Sunday, January 22, 2006


Today's homily addressed decisions and how each decision we make impacts not only ourselves but can impact others. Father Phan used the example of Jonah and when God called him to Nineveh to tell the community to change their ways or face God's wrath. Jonah fled and didn't want to do such a task... after all the Ninevites were enemies. But eventually he heeded God's call and amazingly they turned from their evil ways and were saved.
He also used the example of the first call of the apostles. The fact that they said "yes" and followed Christ lead to our salvation. Because they continued to teach and pass on Christ's message, we have the ability to also live as Christ's followers. And once again... it was a choice that they made. It may have been part of God's ultimate plan... but they had to make the decision to say yes.
Every day we are called to respond to God's graces. And no, it is not a single moment of faith that allows us to be God's followers. Even though we may have been called into His service and made a proclamation of faith (such as in confirmation), we still have to make choices to live Christ-like lives. And we do, we are able to receive the graces of God. And once again... it's not a matter of works that allow us to be "saved" or receive graces. It is making those decisions to live according to God's standards.
The decisions we make about how we live and the choices we make impact us. Not only does it impact our final destination after we die, but it affects our lives on a daily basis. And though we may not always realize it, our lives can impact others. I am not a big proponent of going door to door and spreading the good news about Christ and asking people about their personal relationship with Christ. To me it is very invasive. I don't want people coming to my door and interrupting my life in that way and I certainly don't want to impart myself on others in that manner. But if I choose to live a holy life, then I am alrady being a witness for Christ in my actions and words. And if someone chooses to ask me about my faith, my Church, and my life, I will be glad to share it with them. And I did that just last night. My friend that was here asked me a multitude of questions about the Catholic faith and it's teachings. I answered her questions to best of my ability.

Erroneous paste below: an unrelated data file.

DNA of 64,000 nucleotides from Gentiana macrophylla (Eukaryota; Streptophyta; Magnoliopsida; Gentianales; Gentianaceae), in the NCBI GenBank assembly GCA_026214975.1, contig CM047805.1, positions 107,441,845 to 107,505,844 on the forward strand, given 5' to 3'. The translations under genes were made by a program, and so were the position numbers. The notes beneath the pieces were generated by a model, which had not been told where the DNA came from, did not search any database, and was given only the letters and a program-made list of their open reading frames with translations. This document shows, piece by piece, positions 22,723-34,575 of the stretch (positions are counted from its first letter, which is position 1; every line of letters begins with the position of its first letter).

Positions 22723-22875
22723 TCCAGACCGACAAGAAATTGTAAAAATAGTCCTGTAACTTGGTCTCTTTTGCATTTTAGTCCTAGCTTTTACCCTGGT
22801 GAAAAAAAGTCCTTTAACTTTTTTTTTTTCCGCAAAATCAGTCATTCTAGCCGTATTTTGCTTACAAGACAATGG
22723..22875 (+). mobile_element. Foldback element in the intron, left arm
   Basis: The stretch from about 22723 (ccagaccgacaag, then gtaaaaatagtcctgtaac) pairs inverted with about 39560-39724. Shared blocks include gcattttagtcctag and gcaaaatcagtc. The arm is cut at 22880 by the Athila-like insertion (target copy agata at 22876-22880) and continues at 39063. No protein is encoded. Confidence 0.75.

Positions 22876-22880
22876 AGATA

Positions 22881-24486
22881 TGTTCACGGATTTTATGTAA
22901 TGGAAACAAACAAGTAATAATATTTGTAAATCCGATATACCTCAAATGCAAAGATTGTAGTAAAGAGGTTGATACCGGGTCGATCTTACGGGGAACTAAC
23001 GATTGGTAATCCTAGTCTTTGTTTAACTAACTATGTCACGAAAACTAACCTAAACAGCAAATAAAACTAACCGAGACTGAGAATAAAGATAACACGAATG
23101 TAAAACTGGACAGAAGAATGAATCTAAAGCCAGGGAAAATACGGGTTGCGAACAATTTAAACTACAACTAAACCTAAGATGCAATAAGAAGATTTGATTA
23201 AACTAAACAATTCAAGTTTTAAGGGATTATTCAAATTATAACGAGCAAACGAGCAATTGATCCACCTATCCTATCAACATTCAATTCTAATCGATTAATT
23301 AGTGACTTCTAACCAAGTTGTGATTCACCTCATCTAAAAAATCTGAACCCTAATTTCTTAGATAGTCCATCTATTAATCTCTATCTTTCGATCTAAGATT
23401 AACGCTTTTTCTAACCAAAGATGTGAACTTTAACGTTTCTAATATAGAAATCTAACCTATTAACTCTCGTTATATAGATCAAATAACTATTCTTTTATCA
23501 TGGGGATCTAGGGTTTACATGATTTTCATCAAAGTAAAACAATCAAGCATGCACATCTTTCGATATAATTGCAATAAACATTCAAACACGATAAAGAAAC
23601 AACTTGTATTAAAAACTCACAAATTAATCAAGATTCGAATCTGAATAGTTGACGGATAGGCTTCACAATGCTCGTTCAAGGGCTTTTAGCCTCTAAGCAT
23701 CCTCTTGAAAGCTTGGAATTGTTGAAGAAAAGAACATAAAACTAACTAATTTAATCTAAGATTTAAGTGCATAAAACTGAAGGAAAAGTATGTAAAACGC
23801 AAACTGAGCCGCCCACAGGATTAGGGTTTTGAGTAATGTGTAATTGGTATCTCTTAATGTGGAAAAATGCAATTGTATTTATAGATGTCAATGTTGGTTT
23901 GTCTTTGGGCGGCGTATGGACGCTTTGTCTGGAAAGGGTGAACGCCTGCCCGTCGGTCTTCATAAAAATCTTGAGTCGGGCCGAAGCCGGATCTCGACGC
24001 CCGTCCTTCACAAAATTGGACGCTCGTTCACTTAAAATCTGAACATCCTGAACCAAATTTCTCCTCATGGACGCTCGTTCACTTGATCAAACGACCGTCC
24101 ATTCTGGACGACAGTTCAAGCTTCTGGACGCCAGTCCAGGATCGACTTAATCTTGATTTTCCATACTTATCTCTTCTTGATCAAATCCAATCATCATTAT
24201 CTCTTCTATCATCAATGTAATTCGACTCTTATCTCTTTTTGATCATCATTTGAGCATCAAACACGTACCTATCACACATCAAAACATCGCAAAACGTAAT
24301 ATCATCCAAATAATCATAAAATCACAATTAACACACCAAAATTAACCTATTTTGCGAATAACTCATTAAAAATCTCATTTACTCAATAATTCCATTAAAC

It's not that I am trying to draw people into the Church. But if someone asks me about why I have chosen this Church and what they teach, I will share it with them. It doesn't mean they are going to drop everything and start RCIA classes themselves... but perhaps it gives them something to think about. At the very least if someone sees me as a person of faith and admires the way I live, then I have at least set an example. And I've said many times before and I'll say it again. I am still a work in progress. But I have seen a great deal of progress made in the past year that I have been going to Church.
We also have to consider the fact that we don't know how we will impact others when we die. Sometimes it is when someone deals with the death of someone close to them and see how that person lived their lives andrealizes how their faith affected them, then they might just take a long, hard look at their own lives... especially if they are unbelievers or fallen from faith.
This lesson today reminded me very much of the book The Five People You Meet In Heaven. If you haven't read it, I highly recommend it. It isn't a complex book that is difficult to understand. It simply deals with a man's life, the end of it. It is the reflection back on the events of his life and how others impacted it and how he impacted a multitude of others... though he had never stopped to think about it. Sometimes we cannot realize those we impact even though we may have never met them in person. It could be a simple observation, something perhaps posted on a blog or maybe even a few kind words.
It is something to certainly think about, isn't it?

1 comment:

latibug said...

I have not read the book Five People you meet in Heaven. I tried watching the movie, but just got lost in the over (or under) acting.

Maybe I will check out the book at the library.